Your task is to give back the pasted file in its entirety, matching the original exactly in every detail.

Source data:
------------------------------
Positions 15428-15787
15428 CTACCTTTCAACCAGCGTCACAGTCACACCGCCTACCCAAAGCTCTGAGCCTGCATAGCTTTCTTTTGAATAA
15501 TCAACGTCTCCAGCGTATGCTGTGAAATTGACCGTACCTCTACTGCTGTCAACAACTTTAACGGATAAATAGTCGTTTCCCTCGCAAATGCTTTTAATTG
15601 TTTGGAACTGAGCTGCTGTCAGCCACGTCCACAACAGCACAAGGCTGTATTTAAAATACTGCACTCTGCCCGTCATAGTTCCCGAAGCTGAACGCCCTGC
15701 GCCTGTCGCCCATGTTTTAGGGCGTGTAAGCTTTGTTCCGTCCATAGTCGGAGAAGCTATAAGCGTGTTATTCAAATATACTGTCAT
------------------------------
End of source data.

Positions 15428-15787
15428 CTACCTTTCAACCAGCGTCACAGTCACACCGCCTACCCAAAGCTCTGAGCCTGCATAGCTTTCTTTTGAATAA
15501 TCAACGTCTCCAGCGTATGCTGTGAAATTGACCGTACCTCTACTGCTGTCAACAACTTTAACGGATAAATAGTCGTTTCCCTCGCAAATGCTTTTAATTG
15601 TTTGGAACTGAGCTGCTGTCAGCCACGTCCACAACAGCACAAGGCTGTATTTAAAATACTGCACTCTGCCCGTCATAGTTCCCGAAGCTGAACGCCCTGC
15701 GCCTGTCGCCCATGTTTTAGGGCGTGTAAGCTTTGTTCCGTCCATAGTCGGAGAAGCTATAAGCGTGTTATTCAAATATACTGTCAT